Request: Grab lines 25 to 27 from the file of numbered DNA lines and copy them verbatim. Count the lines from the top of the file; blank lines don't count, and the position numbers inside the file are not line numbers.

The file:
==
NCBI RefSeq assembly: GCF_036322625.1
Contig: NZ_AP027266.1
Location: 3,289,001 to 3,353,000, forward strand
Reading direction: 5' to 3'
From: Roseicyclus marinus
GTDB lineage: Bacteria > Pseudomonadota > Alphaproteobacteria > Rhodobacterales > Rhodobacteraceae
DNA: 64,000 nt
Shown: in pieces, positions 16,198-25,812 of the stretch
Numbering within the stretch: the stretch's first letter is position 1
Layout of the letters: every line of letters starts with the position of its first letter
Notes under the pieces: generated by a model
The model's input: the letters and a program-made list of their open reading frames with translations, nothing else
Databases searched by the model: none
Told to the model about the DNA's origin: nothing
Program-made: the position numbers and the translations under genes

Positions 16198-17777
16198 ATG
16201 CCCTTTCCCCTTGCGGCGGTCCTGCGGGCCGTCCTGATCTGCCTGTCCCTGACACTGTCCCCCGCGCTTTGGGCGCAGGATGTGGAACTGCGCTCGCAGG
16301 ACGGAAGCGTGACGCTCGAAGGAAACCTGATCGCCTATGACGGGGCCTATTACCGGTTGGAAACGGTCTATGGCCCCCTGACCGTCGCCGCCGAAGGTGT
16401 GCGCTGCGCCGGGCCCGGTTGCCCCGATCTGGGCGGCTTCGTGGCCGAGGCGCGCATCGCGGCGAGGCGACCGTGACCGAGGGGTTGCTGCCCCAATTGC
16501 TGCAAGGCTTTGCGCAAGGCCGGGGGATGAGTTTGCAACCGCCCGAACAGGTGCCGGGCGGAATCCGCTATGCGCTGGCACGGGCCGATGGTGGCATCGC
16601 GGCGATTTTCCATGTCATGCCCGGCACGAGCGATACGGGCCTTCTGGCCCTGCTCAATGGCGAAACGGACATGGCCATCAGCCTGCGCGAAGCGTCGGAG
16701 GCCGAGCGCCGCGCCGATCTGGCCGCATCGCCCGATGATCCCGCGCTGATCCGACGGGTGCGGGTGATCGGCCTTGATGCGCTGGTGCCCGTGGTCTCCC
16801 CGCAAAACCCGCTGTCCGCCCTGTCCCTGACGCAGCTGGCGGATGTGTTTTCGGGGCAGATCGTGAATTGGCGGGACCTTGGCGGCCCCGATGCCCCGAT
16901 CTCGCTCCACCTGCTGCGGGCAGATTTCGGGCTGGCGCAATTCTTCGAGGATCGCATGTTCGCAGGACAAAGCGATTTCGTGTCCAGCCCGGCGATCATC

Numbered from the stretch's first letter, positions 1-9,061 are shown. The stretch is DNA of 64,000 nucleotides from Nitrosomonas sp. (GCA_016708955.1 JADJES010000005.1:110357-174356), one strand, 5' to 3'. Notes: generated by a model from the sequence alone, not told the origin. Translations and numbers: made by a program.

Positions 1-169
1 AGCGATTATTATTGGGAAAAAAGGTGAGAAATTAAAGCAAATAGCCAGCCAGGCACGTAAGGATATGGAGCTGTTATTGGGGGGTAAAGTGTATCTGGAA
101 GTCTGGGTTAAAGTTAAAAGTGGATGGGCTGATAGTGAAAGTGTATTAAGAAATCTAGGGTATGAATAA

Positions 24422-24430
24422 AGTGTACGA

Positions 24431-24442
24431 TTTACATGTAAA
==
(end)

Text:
16901 CTCGCTCCACCTGCTGCGGGCAGATTTCGGGCTGGCGCAATTCTTCGAGGATCGCATGTTCGCAGGACAAAGCGATTTCGTGTCCAGCCCGGCGATCATC

Numbered from the stretch's first letter, positions 1-9,061 are shown. The stretch is DNA of 64,000 nucleotides from Nitrosomonas sp. (GCA_016708955.1 JADJES010000005.1:110357-174356), one strand, 5' to 3'. Notes: generated by a model from the sequence alone, not told the origin. Translations and numbers: made by a program.

Positions 1-169